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You searched for +publisher:"University of Oklahoma" +contributor:("Garg, Jivtesh"). Showing records 1 – 3 of 3 total matches.

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University of Oklahoma

1. Abdihamzehkolaei, Alireza. Study of Carbon Particulates in Coflow Diffusion Vaporized Biodiesel, Diesel, and Blended Biodiesel/Diesel Air-Flames.

Degree: PhD, 2019, University of Oklahoma

Biodiesel, which is a biodegradable and renewable fuel, has been considered one of the best alternative fuels for diesel due to its chemical similarity. Compared to diesel, burning biodiesel will reduce various emissions such as particulate matter, unburned hydrocarbons, carbon monoxide, and carbon dioxide which are well-known harmful components for the environment and human health. Employment of biodiesel/diesel blends is very common as well, especially in compression-ignition (CI) engines, as allows to lessen the difficulties of using pure biodiesel and help reducing the final fuel price. Therefore, studying the impact of biodiesel on combustion emissions is of great interest and was the main motivation for the current study. Despite the established findings on biodiesel, still there is not a clear understanding of how particulate matter forms and oxidizes during the combustion of this renewable fuel. In this experimental study, a detailed evolution process of carbon particulate formation along the axial direction of various co-flow diffusion air flames is presented. The studied flames are formed by three popular biodiesels (canola methyl ester (CME), cotton methyl ester (COME), and soy methyl ester (SME)),2 diesel, and diesel/CME blending. Soot samples were collected directly from inside of the flame volume using the thermophoretic sampling technique which employs the temperature gradient to capture particles from specific flame positions. Transmission electron microscopy (TEM) follows the sample extraction to analyze and obtain the desired properties. The obtained evolution process provides information of particle size, liquid-like and droplet-like characteristics, fractal dimension, radius of gyration, number of primary particles per aggregates, and nanostructure of soot samples extracted from studied flames. A typical soot formation and oxidation behavior was detected inside all tested flames. However, unique structures resembling tar-like material with droplet-like characteristic were dominant inside the evaporated biodiesel and blended fuel flames. Physical properties of soot aggregates (such as fractal dimension (Df), degree of branching, aggregates skeleton and branching length) were calculated from their two-dimension projections (TEM images). Fractal analysis of TEM images aids in quantifying morphologic variations of fractal aggregates and correlating them to growth and evolution mechanism. Outside the soot inception region, distinct fractal-like morphologies were detected between biodiesel and diesel. The calculation resulted in lower Df values for aggregates generated by the tested biodiesels and blended mixtures compared to diesel indicating more open-structured soot aggregates for biodiesel and blending and more compact aggregates for diesel. However, since Df values cannot solely explain the considerable difference observed between soot clusters produced by various tested fuels, the branching and skeleton length have been employed to quantify distinguishable characteristics of soot aggregates. It… Advisors/Committee Members: Merchan-Merchan, Wilson (advisor), Crossley, Steven (committee member), Garg, Jivtesh (committee member), Liu, Yingtao (committee member).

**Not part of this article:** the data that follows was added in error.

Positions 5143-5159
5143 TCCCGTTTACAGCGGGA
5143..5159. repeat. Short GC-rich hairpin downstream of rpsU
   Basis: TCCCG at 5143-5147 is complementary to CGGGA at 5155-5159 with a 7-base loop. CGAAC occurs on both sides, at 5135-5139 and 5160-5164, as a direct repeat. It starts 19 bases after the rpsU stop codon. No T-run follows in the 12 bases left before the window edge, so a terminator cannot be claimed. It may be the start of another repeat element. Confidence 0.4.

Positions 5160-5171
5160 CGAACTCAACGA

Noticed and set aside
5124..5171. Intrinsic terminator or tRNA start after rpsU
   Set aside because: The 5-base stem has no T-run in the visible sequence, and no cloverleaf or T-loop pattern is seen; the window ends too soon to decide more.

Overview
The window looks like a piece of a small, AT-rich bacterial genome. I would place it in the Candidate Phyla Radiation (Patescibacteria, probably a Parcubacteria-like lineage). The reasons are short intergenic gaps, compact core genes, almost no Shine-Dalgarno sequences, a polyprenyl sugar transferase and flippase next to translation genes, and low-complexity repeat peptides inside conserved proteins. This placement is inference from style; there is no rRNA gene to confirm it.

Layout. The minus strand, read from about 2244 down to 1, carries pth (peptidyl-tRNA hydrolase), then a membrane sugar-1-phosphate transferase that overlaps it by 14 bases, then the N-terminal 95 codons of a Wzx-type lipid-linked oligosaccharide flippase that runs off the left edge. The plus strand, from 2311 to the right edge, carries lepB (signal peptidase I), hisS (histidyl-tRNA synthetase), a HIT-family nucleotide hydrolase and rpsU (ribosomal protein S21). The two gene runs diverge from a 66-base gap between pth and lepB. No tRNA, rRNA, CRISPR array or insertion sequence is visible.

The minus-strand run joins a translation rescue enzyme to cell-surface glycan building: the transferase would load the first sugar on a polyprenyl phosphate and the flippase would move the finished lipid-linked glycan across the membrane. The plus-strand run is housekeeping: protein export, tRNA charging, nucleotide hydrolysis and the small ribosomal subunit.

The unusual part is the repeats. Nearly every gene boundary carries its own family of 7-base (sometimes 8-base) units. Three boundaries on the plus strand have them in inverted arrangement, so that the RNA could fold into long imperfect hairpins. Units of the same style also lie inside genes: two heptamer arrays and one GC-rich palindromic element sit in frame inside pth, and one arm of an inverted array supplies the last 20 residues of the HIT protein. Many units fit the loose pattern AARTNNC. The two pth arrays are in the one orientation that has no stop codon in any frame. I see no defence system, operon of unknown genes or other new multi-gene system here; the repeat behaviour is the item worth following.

Subjects/Keywords: soot characteristics; soot morphology and nanostructure; biodiesel impact on soot

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APA · Chicago · MLA · Vancouver · CSE | Export to Zotero / EndNote / Reference Manager

APA (6th Edition):

Abdihamzehkolaei, A. (2019). Study of Carbon Particulates in Coflow Diffusion Vaporized Biodiesel, Diesel, and Blended Biodiesel/Diesel Air-Flames. (Doctoral Dissertation). University of Oklahoma. Retrieved from http://hdl.handle.net/11244/321106

Chicago Manual of Style (16th Edition):

Abdihamzehkolaei, Alireza. “Study of Carbon Particulates in Coflow Diffusion Vaporized Biodiesel, Diesel, and Blended Biodiesel/Diesel Air-Flames.” 2019. Doctoral Dissertation, University of Oklahoma. Accessed April 14, 2021. http://hdl.handle.net/11244/321106.

MLA Handbook (7th Edition):

Abdihamzehkolaei, Alireza. “Study of Carbon Particulates in Coflow Diffusion Vaporized Biodiesel, Diesel, and Blended Biodiesel/Diesel Air-Flames.” 2019. Web. 14 Apr 2021.

Vancouver:

Abdihamzehkolaei A. Study of Carbon Particulates in Coflow Diffusion Vaporized Biodiesel, Diesel, and Blended Biodiesel/Diesel Air-Flames. [Internet] [Doctoral dissertation]. University of Oklahoma; 2019. [cited 2021 Apr 14]. Available from: http://hdl.handle.net/11244/321106.

Council of Science Editors: